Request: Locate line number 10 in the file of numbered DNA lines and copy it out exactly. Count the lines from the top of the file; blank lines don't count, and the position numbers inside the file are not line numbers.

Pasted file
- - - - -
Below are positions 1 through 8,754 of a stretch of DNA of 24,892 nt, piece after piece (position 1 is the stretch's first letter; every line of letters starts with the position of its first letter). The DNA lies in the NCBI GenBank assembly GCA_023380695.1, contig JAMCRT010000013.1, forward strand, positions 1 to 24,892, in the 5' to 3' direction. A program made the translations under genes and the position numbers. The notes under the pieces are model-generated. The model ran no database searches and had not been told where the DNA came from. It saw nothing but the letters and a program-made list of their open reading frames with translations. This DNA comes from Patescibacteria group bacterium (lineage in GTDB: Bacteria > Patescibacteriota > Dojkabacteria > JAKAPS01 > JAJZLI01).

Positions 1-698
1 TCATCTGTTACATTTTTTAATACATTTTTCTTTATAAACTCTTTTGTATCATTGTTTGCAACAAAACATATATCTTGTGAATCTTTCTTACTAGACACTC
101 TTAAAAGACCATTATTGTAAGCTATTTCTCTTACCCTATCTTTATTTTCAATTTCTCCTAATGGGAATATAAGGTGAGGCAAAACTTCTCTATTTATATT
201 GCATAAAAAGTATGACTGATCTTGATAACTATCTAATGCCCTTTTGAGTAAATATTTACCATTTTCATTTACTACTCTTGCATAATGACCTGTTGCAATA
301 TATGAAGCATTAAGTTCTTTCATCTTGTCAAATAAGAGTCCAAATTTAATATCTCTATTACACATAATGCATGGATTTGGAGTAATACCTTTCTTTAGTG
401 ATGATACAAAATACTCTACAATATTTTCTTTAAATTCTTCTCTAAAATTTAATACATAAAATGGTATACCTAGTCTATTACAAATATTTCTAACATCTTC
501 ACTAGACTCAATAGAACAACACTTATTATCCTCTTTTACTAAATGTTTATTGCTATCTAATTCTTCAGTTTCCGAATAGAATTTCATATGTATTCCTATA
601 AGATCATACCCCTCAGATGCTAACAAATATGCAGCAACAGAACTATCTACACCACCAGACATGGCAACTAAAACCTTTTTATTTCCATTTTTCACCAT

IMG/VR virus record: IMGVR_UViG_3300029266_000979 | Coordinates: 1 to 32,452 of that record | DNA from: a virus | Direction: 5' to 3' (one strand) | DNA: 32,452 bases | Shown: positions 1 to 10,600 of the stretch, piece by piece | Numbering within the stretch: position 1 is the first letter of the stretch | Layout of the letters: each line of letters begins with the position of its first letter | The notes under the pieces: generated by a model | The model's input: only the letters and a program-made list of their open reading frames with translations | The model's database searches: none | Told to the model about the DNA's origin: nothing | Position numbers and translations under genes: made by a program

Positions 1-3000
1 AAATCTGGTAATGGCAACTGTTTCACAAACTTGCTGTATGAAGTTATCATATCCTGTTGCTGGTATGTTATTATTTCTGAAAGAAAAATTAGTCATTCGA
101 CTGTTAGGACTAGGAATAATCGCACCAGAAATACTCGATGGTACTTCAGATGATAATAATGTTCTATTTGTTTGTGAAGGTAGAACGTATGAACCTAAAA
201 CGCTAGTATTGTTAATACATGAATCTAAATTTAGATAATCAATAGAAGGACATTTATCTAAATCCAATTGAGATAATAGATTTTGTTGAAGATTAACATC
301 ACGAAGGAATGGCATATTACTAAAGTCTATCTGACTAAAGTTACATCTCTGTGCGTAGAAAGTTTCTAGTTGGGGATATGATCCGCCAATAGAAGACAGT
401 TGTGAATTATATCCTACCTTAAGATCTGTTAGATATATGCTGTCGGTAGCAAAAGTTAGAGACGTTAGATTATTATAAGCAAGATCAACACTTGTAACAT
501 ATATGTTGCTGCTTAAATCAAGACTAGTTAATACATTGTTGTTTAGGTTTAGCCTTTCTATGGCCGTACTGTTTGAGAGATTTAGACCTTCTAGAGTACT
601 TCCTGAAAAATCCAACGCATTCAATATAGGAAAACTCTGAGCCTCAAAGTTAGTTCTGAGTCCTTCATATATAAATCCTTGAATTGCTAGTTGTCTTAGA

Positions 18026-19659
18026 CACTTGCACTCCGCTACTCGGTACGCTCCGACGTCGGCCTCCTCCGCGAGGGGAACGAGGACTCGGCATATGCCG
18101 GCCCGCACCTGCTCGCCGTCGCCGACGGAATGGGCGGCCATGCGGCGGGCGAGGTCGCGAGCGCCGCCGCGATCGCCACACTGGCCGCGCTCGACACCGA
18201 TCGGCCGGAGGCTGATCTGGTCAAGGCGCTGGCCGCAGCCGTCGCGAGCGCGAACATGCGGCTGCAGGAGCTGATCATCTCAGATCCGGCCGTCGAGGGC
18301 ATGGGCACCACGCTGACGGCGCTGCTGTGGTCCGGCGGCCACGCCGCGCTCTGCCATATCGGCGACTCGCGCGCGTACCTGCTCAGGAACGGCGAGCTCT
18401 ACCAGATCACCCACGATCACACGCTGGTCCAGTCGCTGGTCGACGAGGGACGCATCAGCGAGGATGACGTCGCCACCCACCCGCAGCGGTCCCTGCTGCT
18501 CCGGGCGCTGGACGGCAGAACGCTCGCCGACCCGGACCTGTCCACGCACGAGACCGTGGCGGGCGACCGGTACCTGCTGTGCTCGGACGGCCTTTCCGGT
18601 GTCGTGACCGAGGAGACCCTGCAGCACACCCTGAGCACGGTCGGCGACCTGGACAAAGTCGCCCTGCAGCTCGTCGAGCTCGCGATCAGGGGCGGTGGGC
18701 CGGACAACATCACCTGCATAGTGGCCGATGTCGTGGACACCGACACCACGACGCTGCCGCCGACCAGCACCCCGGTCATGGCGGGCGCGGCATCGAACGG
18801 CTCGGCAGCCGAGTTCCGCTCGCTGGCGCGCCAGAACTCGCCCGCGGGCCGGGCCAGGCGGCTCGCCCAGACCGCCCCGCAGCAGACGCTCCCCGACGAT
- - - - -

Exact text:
IMG/VR virus record: IMGVR_UViG_3300029266_000979 | Coordinates: 1 to 32,452 of that record | DNA from: a virus | Direction: 5' to 3' (one strand) | DNA: 32,452 bases | Shown: positions 1 to 10,600 of the stretch, piece by piece | Numbering within the stretch: position 1 is the first letter of the stretch | Layout of the letters: each line of letters begins with the position of its first letter | The notes under the pieces: generated by a model | The model's input: only the letters and a program-made list of their open reading frames with translations | The model's database searches: none | Told to the model about the DNA's origin: nothing | Position numbers and translations under genes: made by a program